Med Students Use P2P to Acquire Journal Research

Study investigates increasing use of file-sharing software to make non-open access (NOA) journals, ones requiring payment, available to other medical professionals online.

Oftentimes the debate over the illegal use of P2P software is framed around copyrighted media like movies and music, and never about the exchange of important data like that consumed by medical professionals.

Ken Masters of ITHealthEd conducted a study recently investigating the practice of medical students sharing non-open access (NOA) journals, ones available only through payment, by uploading them to public download sites as facilitated by an unnamed file-sharing website.

He monitored the site over a six-month period which, as of January 10th of this year, had a total of 127,626 registered users whom had created 30,558 threads and 298,280 posts.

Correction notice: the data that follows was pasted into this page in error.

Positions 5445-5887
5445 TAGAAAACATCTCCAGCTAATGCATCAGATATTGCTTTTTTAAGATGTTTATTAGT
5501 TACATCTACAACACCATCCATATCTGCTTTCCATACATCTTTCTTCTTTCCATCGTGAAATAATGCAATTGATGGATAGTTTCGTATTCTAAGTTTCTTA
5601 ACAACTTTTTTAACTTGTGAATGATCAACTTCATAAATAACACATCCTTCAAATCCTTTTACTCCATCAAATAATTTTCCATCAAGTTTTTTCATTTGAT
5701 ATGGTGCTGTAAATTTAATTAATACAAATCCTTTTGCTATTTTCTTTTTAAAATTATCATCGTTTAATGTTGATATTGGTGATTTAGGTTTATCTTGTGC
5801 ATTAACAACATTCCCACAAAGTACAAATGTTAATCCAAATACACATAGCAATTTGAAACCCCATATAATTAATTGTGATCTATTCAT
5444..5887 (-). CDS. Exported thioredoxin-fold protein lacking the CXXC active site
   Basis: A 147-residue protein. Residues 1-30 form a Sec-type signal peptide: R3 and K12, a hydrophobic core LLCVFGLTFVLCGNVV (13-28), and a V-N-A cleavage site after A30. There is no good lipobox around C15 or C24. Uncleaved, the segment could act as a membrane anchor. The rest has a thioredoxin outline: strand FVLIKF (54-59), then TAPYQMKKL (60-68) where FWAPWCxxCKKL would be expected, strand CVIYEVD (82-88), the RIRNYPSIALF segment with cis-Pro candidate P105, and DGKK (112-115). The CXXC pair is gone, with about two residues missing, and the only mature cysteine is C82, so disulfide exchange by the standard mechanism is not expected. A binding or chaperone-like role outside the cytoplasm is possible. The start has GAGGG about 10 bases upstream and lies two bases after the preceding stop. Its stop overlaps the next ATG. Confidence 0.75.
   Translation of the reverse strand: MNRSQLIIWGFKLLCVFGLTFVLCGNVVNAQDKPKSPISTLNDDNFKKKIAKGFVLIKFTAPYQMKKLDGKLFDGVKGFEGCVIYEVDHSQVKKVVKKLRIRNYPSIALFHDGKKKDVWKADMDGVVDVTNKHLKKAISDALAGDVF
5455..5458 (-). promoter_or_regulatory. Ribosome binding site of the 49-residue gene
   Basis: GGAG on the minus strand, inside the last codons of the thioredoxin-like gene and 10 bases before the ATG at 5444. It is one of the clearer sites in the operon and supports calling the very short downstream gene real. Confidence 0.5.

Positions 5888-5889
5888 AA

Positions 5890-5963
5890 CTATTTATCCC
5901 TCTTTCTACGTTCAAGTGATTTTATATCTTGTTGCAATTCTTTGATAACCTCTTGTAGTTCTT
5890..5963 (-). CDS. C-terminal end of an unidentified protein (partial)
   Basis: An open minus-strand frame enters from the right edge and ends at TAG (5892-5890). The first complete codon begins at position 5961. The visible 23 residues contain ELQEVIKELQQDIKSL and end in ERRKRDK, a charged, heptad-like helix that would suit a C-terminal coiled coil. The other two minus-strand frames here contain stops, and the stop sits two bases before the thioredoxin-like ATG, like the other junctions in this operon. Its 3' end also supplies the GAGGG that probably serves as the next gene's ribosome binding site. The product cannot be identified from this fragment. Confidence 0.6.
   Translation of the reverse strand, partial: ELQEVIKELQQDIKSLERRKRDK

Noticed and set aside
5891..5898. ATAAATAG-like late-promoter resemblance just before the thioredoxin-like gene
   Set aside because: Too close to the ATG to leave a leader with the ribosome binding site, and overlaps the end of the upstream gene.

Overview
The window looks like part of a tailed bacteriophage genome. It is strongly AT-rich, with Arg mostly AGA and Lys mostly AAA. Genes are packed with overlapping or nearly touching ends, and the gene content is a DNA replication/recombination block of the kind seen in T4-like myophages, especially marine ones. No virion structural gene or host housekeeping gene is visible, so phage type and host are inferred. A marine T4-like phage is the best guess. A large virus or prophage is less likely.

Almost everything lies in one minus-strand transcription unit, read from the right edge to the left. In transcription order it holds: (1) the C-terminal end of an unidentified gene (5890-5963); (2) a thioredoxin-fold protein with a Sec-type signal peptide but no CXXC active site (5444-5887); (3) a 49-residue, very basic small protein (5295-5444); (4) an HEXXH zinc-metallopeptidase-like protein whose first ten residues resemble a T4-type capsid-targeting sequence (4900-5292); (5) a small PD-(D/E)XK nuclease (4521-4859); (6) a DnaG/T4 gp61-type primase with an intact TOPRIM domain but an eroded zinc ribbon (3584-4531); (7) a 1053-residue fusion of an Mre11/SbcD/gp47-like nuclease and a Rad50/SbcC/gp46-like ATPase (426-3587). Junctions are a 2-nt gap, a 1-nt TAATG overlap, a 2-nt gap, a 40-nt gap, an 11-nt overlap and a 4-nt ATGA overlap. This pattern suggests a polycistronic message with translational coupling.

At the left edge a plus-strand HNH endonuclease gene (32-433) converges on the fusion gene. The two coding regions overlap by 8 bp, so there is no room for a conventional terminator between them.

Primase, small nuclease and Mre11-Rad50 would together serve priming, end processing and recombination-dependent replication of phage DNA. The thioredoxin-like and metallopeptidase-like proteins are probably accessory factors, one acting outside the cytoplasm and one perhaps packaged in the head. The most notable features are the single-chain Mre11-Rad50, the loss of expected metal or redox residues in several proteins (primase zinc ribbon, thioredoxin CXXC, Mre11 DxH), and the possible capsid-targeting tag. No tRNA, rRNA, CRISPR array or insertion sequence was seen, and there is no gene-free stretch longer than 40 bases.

What’s of most interest is the “Databases & Journals — Requests and Enquiries” forum which allowed users to request articles from NOA journals. People with access to them would download them and make them available to the requester in either the forum or a “publicly-accessible web site.” Users could request no more than 3 articles per day.

“Although many participants on this site are students, other users have identified themselves as practicing professionals or academic staff,” writes Masters.

Nature seems to have been the most popular publication with 118 articles requested.

Gastronintest Endoscopy Clin N Am had the highest mean number of views with 12.7.

Masters says that there was no overt sense of “vindictiveness” against copyright holders in the forums, but rather “a mood of togetherness, of openness and sharing, and communal assistance.”

Unfortunately for researchers and society alike it seems that since January of this year the site has become private and has frequently been offline.

Stay tuned.

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[Via Ars]